5 Ways to Stay on Task During the School Week
BY DAVID IMMANUEL, DYLAN OKENFUSS, CHELSEA SHARP AND HANNAH WISNEWSKI
When students come to college for the first time, many of them experience a newfound feeling of freedom. With fewer classes per day than in high school and little parental control for those living away from home, students can get caught up in their own worlds and lose focus on their academic responsibilities. This feeling can linger into later semesters, as some students try to cling to it as long as they can. There is hope, however. Below are five tips to help students maintain focus on academics during the school week.
1. Plan Your Week in Advance.
Whether it is with a planner, a desk calendar, a digital calendar or spreadsheet or just a piece of paper, having some way of organizing assignments and appointments is essential for staying on track. Outlining a plan relieves the stress of having multiple obligations, and checking off assignments can be both satisfying and motivating. Planners are available at the campus bookstore, located in Mueller Leadership Hall.
2. Do Schoolwork at the Library.
On-campus housing can foster communication between peers and promote interpersonal growth for students, but these environments are not always ideal study spaces. The noise of TV’s, stereos, snoring, talking and yelling can make reading, writing or studying nearly impossible at times.
However, there are several quiet areas and group study locations at Reeves Library and the Hazel Wing designed to accommodate studying. The library has quiet areas between bookshelves and a secluded basement alcove, and both buildings have multiple individual study rooms. In addition, the library contains two computer labs, several printers, a writing lab, a math lab and hundreds of reference books.
3. Eat Healthily.
Like they say, an apple a day keeps the doctor away. Well, an apple a day can also get you an A. A balanced diet is the best way to keep your energy while dealing with the stress of the school week. Processed foods will only slow you down and hinder your energy levels. Fresh fruits and vegetables and nutritious meats will help keep you focused during your long study sessions.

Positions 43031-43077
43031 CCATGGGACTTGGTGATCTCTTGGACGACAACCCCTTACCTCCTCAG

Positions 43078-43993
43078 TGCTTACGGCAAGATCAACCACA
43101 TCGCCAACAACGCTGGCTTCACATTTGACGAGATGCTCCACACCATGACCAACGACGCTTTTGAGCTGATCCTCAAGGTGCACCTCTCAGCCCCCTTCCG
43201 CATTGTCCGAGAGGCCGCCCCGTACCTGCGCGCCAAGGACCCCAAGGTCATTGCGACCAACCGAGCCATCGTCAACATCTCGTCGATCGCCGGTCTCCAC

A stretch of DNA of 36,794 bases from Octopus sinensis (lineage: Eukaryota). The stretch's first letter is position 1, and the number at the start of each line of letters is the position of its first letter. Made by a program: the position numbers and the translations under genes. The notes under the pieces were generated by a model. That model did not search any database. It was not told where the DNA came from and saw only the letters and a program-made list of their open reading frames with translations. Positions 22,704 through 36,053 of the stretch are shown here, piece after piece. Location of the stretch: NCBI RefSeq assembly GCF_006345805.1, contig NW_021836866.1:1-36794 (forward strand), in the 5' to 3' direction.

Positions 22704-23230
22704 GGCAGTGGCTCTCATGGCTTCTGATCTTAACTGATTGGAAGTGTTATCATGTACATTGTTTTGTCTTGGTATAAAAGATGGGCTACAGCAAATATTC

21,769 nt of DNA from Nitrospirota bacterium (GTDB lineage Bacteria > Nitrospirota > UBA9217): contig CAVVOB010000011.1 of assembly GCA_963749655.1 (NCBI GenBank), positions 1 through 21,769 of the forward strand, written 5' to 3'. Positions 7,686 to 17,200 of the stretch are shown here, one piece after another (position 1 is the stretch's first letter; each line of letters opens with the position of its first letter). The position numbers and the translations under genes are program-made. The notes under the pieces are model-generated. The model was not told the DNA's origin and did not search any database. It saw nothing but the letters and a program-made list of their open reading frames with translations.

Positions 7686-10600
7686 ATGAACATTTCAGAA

According to Darany Hoang, a college health director and nutrition specialist, our brains shut down when they do not receive proper nutrition. Hoang says that students should consume three servings of dairy and a total of five servings of fruits and vegetables daily, along with plenty of whole grains and lean proteins. She also recommends avoiding foods that are high in sugar and sodium.
4. Go to Class, and Arrive On Time.
The benefits of going to class versus not going to class are completely one-sided. Attending class can help students clarify confusion on homework assignments and prepare for upcoming assessments, earn them participation points and show their professors that they care about the course. Skipping class, on the other hand, can cause students to fall behind with class material, lower their attendance grades and inhibit classmates’ learning by not being not being present. Similarly, many professors detract points for arriving late, which is also distracting for those are on time.
5. Get Enough Sleep.
According to researchers at the University of Georgia’s University Health Center, most adults need between six and 10 hours of sleep each night. And, because sleep helps restore energy, students should get more sleep the more stressed they are. In addition, sleep also rejuvenates the immune system, making it harder to become sick and easier to attend class.
Finding time for sleep can be difficult for college students, but following the previous four tips should give you more time for some shut eye. Also, consider taking naps, rather than playing video games or going through your Facebook news feed, when you are unable to focus on schoolwork.